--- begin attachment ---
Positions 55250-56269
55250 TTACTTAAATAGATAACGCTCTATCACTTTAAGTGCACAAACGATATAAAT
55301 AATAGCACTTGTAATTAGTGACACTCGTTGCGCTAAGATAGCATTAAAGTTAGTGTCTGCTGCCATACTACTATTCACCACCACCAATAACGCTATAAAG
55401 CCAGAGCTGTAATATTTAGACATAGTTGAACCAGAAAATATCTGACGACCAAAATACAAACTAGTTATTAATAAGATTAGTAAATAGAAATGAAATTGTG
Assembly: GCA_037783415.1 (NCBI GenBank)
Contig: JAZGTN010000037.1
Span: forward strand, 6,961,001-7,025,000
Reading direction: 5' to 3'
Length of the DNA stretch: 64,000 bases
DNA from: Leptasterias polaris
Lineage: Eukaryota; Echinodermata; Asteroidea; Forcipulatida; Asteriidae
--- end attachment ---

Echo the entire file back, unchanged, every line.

Positions 55250-56269
55250 TTACTTAAATAGATAACGCTCTATCACTTTAAGTGCACAAACGATATAAAT
55301 AATAGCACTTGTAATTAGTGACACTCGTTGCGCTAAGATAGCATTAAAGTTAGTGTCTGCTGCCATACTACTATTCACCACCACCAATAACGCTATAAAG
55401 CCAGAGCTGTAATATTTAGACATAGTTGAACCAGAAAATATCTGACGACCAAAATACAAACTAGTTATTAATAAGATTAGTAAATAGAAATGAAATTGTG
Assembly: GCA_037783415.1 (NCBI GenBank)
Contig: JAZGTN010000037.1
Span: forward strand, 6,961,001-7,025,000
Reading direction: 5' to 3'
Length of the DNA stretch: 64,000 bases
DNA from: Leptasterias polaris
Lineage: Eukaryota; Echinodermata; Asteroidea; Forcipulatida; Asteriidae